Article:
The 387th Bomb Group moved in on 21 July 1944 with four squadrons of Martin B26 Marauder medium bombers who were known as the Tiger Striped Marauders due to their distinctive tail markings. The 387th had been one of the original four B26 Groups in England as part of the 8th USAAF and arrived in the UK in July 1943. They transferred to the 9th USAAF as part of the invasion forces. In their short stay at the airfield they flew missions supporting the break out of US forces south of Cherbourg and their push down to the Seine. Stoney Cross was an ideal airfield for the B26s with its open aspect and long runways as they had high take off and landing speed requirements.

Although initially disliked by US pilots, the B26 proved to be a superb aircraft which was able ‘to look after itself’ when attacked and, as a result, it had a lower loss rate than similar aircraft and many completed 100 missions or more. All US planes were given names by their crews which was usually painted on their nose fuselage. The most successful B26 stationed at Stoney Cross was named “Five by Five” after a popular song of the time. This plane flew 100 missions from Stoney Cross and totalled 188 missions by the end of the war.

RAF Stoney Cross

B26 Marauders taxiing to the runway at RAF Stoney Cross

When the 387th vacated the airfield on 1 September 1944, it went through a brief period of non operational use. Part of the airfield, one hangar and a workshop were used by a Glider Repair Unit. Horsa gliders used in the invasion were being returned to Southampton and then taken to Stoney Cross for repair or scrap. Some squadrons of the RAF Regiment were also billeted there before being moved overseas.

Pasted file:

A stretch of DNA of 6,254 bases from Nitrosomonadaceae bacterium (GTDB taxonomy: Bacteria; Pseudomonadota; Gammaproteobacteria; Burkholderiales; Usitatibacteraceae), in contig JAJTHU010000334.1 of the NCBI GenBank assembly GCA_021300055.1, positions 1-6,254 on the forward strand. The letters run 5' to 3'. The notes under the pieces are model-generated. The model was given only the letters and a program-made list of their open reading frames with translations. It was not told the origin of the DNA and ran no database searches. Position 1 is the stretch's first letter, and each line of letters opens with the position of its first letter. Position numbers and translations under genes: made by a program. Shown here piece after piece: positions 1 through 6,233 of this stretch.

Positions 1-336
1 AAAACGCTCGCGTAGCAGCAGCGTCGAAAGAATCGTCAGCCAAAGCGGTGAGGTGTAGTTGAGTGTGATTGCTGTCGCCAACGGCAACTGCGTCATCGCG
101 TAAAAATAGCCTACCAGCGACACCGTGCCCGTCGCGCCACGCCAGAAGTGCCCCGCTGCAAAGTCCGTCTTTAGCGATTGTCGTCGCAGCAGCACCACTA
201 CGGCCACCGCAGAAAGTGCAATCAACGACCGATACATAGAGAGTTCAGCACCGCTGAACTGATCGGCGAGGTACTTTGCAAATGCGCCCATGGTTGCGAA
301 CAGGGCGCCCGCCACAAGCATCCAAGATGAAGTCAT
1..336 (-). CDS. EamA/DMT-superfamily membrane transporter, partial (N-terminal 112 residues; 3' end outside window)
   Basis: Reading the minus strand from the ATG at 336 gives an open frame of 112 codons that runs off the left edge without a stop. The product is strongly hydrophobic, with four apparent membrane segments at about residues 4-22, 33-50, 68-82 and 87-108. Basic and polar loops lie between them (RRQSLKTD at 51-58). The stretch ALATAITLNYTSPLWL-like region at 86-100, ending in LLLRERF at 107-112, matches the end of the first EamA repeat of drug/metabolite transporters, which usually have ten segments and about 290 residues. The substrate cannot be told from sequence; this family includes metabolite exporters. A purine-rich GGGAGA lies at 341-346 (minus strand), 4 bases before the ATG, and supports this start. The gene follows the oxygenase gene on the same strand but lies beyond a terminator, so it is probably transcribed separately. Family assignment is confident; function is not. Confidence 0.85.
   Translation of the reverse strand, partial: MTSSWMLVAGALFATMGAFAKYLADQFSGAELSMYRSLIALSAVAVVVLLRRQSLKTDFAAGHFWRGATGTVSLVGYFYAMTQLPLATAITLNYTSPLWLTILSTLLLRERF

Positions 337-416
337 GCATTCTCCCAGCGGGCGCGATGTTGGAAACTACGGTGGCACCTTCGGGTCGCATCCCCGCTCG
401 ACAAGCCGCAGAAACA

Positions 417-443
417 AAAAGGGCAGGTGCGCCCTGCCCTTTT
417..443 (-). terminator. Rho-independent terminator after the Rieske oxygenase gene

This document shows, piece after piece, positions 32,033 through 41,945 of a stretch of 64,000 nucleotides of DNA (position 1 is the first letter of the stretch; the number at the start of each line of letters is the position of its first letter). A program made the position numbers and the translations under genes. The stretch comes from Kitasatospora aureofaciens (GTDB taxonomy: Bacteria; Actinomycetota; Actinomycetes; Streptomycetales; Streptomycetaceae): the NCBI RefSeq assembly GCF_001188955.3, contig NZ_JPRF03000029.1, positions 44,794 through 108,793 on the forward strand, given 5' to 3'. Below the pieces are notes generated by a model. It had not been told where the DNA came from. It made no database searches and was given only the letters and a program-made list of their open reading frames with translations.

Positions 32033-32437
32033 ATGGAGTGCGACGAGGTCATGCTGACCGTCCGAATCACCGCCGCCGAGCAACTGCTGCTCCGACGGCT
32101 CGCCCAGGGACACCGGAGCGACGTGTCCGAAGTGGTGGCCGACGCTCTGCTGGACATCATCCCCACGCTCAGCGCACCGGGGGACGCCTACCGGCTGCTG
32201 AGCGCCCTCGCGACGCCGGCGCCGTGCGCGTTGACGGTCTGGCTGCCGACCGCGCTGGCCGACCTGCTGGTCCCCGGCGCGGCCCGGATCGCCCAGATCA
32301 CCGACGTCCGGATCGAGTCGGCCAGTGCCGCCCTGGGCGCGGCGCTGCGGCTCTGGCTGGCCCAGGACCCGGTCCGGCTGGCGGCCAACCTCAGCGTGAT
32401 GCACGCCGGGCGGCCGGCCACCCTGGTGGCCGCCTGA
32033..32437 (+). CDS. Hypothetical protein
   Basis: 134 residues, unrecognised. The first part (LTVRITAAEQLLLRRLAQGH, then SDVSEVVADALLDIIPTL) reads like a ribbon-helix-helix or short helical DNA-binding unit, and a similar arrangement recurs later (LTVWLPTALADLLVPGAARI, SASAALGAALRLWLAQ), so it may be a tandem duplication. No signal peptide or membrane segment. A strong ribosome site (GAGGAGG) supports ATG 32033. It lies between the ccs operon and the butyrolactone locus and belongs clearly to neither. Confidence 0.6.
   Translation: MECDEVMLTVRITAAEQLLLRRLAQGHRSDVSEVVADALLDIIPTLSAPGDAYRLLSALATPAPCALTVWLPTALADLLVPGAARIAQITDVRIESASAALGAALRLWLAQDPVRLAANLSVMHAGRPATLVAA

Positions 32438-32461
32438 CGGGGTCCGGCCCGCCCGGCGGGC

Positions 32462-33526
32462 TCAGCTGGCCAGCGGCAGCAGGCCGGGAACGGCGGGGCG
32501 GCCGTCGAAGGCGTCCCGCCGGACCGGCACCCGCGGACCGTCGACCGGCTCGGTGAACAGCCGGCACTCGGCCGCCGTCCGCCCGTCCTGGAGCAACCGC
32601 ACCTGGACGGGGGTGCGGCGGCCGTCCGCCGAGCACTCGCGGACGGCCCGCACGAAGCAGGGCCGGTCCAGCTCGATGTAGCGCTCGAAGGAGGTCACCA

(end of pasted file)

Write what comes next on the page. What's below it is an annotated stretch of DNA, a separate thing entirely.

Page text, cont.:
Britain had struggled to develop transport aircraft during the war with ex bombers such as Wellingtons and Stirlings being converted for the long flights out to the Middle and Far East. Stoney Cross with its long runways and good road links was an ideal airfield to develop the fledgling Transport Command from November 1944 onwards. The squadrons that used it were 232, 242 and 46 who had previously been fighter squadrons in the Middle East. They were reformed as Transport Squadrons at Stoney Cross with another 80 or so crews posted in from other units. They were used largely for ferrying troops to and from the far flung theatres of war in India and the Middle east.

As the Second World War came to an end a passenger and freight terminal plus a customs and immigration facility was built in September 1945 after the war ended to accommodate returning troop flights from the Far East. This required “Arrivals” and “Departure” facilities including customs and immigration and buildings were constructed for the purpose near what is now Longbeech campsite. In addition a large concrete hard standing was built known as the Transport Command Parking Area. Following the closure of the airfield this was split in two and now forms Stoney Cross and Stoney Cross Plain car parks.

The last transport unit left in October 1946 and the airfield closed in January 1948. The accommodation buildings on what is now Longbeech Campsite were taken over by the New Forest District Council as temporary local authority housing and quite a close community developed over the next ten years or so, with even a doctors surgery.

RAF Stoney Cross

A view of Stoney Cross after the end of the Second World War

Over the following years the buildings were gradually removed and in the 1970s the runways and concrete hard standings were broken up to be used for various building projects. Nowadays, tranquility has been restored to the area which, like many other parts of the New Forest, played an important role in the liberation of Europe.

The image below is an aerial view of the RAF Stoney Cross airfield while still under construction in 1943.

RAF Stoney Cross

Despite the passage of time the airfield layout is still clearly visible from the air.

View Stoney Cross Airfield in a larger map